randomized controlled trials, well designed cohort and case control studies were also
reviewed. Because there are so few studies that have examined the relationship between
vitamin D deficiency and DM2, all levels of evidence were included in the review.
Studies were critiqued by the Center for Evidence Based Medicine’s evidenced based
practice score. Limitations to each study, especially those that are lower levels of
evidence, are addressed in the results section. Studies that examined DM2 in children
and those that focused on type 1diabetes were excluded because of the variation of
insulin metabolism in children and the varied pathology and cause of type 1 diabetes.
Studies that examined vitamin D deficiency in relation to other chronic health problems
such as renal disease, gastro-intestinal malabsorption syndromes, and parathyroid gland
pathologies were also excluded. Finally, studies where the primary subject focus was
pregnant women or women who were breast feeding were also excluded due to the
additional nutritional demands that occur in those unique physiologic states which could
affect serum vitamin D levels, requirements, and intake.
9
Results
In 2004, Chiu et al. were the first to directly measure insulin secretion and insulin
sensitivity and relate those to serum vitamin D levels. The results demonstrated that
vitamin D levels had a negative correlation with fasting plasma glucose levels and a
positive correlation with the insulin sensitivity index (ISI). These associations remained
after adjusting for age, sex, ethnicity, BMI, waist to hip ratio, systolic and diastolic blood
pressure, and season (p < .0001). This important study indicated that vitamin D seems to
be an independent factor in proper beta cell function and insulin sensitivity, two
important factors in the development of DM2. Since the release of that study there has
been increased interest in the relationship between vitamin D levels and type DM2.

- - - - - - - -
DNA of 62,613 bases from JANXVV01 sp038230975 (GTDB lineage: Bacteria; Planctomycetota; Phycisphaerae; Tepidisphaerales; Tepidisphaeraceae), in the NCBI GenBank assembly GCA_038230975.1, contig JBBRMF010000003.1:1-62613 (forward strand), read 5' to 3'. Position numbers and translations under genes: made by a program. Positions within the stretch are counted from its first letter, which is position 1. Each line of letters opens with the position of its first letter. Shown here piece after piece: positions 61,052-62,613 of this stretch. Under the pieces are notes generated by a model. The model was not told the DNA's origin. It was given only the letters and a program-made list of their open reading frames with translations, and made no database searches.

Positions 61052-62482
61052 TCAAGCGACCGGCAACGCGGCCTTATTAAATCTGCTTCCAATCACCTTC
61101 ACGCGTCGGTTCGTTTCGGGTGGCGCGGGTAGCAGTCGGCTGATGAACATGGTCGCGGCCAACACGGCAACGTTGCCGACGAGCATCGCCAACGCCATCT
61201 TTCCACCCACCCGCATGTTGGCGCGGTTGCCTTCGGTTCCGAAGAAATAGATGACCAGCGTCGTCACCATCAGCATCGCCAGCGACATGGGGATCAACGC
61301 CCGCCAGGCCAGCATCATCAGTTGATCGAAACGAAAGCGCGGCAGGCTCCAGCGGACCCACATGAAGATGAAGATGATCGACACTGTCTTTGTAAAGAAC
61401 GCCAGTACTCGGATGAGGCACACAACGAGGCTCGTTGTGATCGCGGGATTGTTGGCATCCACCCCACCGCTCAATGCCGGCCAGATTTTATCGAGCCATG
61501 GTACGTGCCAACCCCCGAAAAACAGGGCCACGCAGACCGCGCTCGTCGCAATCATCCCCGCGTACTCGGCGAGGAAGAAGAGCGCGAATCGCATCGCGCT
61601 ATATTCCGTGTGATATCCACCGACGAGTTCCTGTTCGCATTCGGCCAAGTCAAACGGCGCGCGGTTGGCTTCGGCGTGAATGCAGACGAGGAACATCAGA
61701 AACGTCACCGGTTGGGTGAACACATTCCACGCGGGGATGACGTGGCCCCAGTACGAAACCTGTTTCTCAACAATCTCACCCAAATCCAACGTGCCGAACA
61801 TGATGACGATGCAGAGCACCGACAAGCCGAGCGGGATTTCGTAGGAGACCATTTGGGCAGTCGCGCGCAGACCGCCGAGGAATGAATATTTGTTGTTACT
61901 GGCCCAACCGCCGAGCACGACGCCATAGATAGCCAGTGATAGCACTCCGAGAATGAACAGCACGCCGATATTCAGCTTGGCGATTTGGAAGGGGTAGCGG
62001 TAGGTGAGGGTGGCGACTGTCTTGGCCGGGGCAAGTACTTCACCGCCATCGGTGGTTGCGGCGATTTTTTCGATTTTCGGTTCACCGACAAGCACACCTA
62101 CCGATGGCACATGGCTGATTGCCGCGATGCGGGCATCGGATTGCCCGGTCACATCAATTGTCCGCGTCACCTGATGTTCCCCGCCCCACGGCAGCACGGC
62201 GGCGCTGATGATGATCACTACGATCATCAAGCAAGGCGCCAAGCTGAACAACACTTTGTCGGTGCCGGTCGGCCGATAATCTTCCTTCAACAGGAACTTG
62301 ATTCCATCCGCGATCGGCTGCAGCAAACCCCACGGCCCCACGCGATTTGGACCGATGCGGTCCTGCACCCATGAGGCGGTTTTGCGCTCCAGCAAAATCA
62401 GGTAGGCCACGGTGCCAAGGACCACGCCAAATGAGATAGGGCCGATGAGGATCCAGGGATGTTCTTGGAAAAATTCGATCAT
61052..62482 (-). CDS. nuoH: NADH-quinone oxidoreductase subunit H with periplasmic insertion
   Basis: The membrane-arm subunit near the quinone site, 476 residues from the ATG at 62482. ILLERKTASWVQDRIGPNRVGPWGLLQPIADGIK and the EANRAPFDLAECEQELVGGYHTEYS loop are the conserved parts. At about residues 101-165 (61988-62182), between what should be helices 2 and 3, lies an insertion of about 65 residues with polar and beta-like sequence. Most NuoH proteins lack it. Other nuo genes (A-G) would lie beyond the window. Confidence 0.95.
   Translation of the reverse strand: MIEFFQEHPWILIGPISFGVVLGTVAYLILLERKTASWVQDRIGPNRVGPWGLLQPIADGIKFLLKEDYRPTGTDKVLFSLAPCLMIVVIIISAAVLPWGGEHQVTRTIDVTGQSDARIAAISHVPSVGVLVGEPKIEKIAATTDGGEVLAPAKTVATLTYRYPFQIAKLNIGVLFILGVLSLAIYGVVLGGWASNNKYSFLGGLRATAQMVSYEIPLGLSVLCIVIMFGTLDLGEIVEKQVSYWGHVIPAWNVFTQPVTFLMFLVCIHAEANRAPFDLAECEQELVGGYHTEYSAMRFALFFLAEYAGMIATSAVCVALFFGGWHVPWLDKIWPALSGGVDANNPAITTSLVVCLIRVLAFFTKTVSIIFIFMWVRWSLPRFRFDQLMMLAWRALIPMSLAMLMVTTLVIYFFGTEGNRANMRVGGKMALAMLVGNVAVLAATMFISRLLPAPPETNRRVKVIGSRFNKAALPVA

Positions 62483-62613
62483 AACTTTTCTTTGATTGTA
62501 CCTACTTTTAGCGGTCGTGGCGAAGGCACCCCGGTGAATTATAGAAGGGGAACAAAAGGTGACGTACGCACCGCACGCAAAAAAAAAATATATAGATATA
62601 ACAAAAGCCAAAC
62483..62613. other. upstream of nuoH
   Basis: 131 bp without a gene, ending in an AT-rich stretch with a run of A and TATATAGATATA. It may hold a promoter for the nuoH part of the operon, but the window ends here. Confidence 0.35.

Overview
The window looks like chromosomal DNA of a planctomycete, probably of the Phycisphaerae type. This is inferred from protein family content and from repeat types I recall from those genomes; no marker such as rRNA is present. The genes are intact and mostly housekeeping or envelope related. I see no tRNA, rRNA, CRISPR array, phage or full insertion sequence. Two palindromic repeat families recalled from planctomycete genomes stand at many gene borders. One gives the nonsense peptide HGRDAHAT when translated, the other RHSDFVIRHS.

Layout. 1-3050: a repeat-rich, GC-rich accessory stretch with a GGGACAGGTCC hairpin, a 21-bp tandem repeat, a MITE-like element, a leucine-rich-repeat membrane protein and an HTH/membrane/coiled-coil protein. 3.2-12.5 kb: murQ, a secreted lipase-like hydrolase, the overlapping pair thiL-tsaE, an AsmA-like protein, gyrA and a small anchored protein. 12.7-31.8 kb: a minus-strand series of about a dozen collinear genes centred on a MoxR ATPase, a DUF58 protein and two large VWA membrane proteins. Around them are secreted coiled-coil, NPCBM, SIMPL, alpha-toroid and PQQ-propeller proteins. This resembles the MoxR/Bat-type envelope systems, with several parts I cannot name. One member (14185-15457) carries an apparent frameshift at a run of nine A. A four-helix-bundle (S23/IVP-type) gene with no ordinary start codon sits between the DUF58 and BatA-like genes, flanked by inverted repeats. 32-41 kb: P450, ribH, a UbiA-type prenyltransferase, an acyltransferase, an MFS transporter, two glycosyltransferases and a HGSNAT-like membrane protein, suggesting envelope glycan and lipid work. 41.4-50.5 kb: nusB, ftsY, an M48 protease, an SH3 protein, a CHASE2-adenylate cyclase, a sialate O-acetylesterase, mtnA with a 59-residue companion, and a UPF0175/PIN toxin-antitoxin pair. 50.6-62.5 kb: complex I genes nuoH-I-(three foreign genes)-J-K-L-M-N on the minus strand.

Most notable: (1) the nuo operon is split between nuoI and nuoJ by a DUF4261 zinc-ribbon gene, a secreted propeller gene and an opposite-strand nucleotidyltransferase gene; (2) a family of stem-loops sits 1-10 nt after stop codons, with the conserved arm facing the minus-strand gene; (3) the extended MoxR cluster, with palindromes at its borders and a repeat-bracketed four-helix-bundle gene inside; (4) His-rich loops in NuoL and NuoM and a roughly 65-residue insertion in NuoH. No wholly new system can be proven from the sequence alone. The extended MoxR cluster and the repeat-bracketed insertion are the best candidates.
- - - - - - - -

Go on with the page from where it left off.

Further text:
There are very few randomized controlled intervention trials examining the
relationship between vitamin D and DM2. Therefore, the bulk of the evidence on this
relationship has been demonstrated through cohort studies. Of the cohort studies
reviewed there were four cross-sectional studies, one retrospective study, and four
prospective studies. In all of the cohort studies one outcome that was consistent was that
women had an increased prevalence of vitamin D deficiency over men. When examining
the relationship between vitamin D and DM2 the results are inconsistent.
In the largest cross-sectional study to date, 8,241 individuals (see table 1 for
characteristics of cohort studies) from the National Health and Nutrition Examination
Survey (NHANES), a random, national cohort, were examined to determine the
relationship between their vitamin D level and risk of having metabolic syndrome (Ford,
Ajani, McGuire, & Liu, 2005). After adjusting for multiple confounders, vitamin D
influenced risk of metabolic syndrome. The odds of having metabolic syndrome
10
decreased with each increasing quintile of vitamin D level (OR .85 - .38). Another crosssectional study looked at a non-diabetic population from the Framingham Offspring
Study (Liu et al., 2009). The results were similar to the NHANES study suggesting that
an increased vitamin D level is associated with decreased risk factors for DM2. More
specifically subjects in the higher tertile of vitamin D levels had a 1.6% lower fasting
plasma glucose, 9.8% fasting insulin secretion, and a 12.7% lower insulin resistance
score than subjects in the lowest tertile. This relationship remained after adjustments for
confounding factors.
In 2009, Wehr et al. also looked at the risk of metabolic syndrome based on
vitamin D status in a population of women with polycystic ovary syndrome (PCOS).
This study reinforced the data from the previous study that the odds of having metabolic
syndrome increases with decreased vitamin D levels. Results suggested an inverse
relationship between vitamin D levels and fasting and stimulated glucose levels, insulin
resistance based on the homeostatic model assessment (HOMA-IR), insulin secretion
based on the homeostatic model assessment (HOMA-β), and C-reactive protein (CRP).
This study is limited by adjustments for only age, BMI, and season. However, the
consistency of the findings is still suggestive of a significant relationship between vitamin
D and DM2.
Only one cross-sectional cohort study found no significant relationship between
vitamin D levels and DM2 (Snijder et al., 2006). However, there are several limitations
to the study. One main limitation was that the only outcome measured was incidence of
DM2 which may not be as sensitive as measuring direct physiologic changes in insulin
secretion and uptake. Additionally, the average age of the population studied was 75yo ±
11
6.5 years. This homogenous elderly population is not a representative sample of the
general population.
There were four prospective cohort studies reviewed. In 2006, data from the
Nurse’s Health study were reviewed (Pittas et al.). Results stated that women who